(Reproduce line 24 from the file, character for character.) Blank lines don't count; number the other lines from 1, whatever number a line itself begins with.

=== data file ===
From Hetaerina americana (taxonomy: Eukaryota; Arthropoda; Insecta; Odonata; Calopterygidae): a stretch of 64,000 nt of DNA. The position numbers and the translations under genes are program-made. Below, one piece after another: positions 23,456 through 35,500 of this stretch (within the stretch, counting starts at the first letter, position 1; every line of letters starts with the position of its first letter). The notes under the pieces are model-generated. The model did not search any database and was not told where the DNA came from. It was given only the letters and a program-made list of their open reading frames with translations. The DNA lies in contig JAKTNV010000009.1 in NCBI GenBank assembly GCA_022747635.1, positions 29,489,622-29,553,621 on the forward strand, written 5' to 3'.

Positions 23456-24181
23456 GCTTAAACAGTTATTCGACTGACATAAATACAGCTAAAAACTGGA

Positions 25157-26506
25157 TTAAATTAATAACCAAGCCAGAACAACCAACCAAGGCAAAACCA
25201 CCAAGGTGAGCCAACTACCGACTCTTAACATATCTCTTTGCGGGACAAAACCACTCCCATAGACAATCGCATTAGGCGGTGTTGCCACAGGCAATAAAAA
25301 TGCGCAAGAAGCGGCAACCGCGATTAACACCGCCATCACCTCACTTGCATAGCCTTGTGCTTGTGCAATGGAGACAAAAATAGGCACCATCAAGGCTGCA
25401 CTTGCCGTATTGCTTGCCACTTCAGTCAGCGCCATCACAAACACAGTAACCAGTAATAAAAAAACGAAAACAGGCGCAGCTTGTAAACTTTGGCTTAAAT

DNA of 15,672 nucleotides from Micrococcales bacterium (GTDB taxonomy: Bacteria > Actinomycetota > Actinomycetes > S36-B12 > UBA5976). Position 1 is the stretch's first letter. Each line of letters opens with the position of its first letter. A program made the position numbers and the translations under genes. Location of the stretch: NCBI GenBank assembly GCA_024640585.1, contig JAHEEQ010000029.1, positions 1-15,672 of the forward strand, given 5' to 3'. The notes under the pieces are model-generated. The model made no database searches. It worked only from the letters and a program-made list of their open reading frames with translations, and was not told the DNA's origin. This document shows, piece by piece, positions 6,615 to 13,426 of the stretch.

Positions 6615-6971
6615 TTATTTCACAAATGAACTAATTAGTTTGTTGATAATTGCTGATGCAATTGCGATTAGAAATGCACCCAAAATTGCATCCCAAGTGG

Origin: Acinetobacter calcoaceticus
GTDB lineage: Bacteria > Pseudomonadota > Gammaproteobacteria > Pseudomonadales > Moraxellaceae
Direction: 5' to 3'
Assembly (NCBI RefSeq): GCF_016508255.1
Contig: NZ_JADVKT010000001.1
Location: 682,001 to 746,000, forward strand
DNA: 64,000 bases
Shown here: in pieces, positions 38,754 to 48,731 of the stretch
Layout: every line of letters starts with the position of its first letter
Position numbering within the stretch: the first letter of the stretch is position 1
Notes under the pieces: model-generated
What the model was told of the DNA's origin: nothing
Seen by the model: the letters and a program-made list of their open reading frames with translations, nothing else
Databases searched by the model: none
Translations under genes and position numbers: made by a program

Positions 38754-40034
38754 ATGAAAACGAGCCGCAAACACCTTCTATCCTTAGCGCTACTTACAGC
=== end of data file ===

Seen by the model: the letters and a program-made list of their open reading frames with translations, nothing else